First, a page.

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Released on DVD by Shriek Show in 2005, this might not make the completist too happy since this is not the original uncut version, but FBT release, though the scenes that were cut are on the disc as an extra. While normally I would be 100% in agreement that the uncut version should be released, since this was the first version of the film that I saw, plus the fact that as cheesy as the animated Wolf-Stein intro is, I actually kind of like it and even prefer it. It reminds me of that period of decades gone by, with good old fashion movie huckers, cheap promotions, and those tricks to get you to come see the shows. So it doesn’t bother me to have this part of this presentation. Sure, it would have been great to have both versions of the film on a release, but for what they did, I can’t really complain. I mean, as much as you might want to bitch about Sherman cutting the picture and doing what he did, we have to give him credit for bringing this film to the states, which might not have happened otherwise.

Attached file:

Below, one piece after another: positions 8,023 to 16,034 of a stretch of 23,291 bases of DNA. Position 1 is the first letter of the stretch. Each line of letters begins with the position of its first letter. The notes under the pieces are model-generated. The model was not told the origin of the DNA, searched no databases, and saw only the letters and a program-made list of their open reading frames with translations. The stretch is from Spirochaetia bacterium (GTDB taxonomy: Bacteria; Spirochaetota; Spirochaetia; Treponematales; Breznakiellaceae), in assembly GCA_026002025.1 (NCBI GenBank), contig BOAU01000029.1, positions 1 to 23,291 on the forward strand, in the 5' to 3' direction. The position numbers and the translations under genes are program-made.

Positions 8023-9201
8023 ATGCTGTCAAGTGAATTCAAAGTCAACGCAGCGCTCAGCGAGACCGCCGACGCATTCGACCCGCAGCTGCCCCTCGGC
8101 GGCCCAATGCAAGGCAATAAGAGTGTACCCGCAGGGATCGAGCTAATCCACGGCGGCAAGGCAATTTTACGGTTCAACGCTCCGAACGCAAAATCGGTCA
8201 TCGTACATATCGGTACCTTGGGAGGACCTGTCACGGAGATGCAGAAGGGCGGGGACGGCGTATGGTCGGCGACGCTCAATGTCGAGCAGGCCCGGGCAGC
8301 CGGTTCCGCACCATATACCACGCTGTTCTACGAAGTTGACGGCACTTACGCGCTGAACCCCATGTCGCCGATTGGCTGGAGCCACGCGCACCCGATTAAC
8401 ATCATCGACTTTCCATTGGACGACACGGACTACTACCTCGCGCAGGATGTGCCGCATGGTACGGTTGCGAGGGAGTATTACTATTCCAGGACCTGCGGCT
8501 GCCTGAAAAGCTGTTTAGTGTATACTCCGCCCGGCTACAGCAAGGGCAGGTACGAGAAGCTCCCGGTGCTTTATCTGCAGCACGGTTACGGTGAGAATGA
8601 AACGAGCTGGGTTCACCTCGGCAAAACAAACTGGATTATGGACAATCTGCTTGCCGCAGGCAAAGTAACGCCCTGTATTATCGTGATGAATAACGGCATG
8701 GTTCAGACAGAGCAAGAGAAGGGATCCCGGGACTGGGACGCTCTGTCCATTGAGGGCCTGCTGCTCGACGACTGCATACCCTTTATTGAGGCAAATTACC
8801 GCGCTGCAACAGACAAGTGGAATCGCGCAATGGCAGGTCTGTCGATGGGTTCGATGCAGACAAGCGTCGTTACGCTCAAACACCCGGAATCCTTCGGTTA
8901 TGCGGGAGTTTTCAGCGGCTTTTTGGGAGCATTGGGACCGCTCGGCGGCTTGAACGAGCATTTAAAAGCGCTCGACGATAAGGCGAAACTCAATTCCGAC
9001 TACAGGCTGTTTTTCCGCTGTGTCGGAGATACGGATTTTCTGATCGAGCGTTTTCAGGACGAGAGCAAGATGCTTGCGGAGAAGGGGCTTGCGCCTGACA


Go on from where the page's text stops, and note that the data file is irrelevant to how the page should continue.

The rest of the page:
Now all that aside, the disc comes with some nice extras. First up in a great interview with Paul Naschy, that runs close to 30 minutes, where he talks about the film, its origins, and his fondness of the genre. There is also a couple of trailers, deleted scenes, and poster gallery. The film is also presented in a wonderful 2.35:1 format. The film quality does look pretty good. Not great, but good enough for anyone to really enjoy the movie. One of the things I love about this film is simply the look of it. With the widescreen shots, you have these wonderful landscapes with the fog, the castle, and of course the werewolves. It’s a shame that more horror movies can’t be filmed in settings where Naschy did a lot of his films since they always added to the feel and look of the film.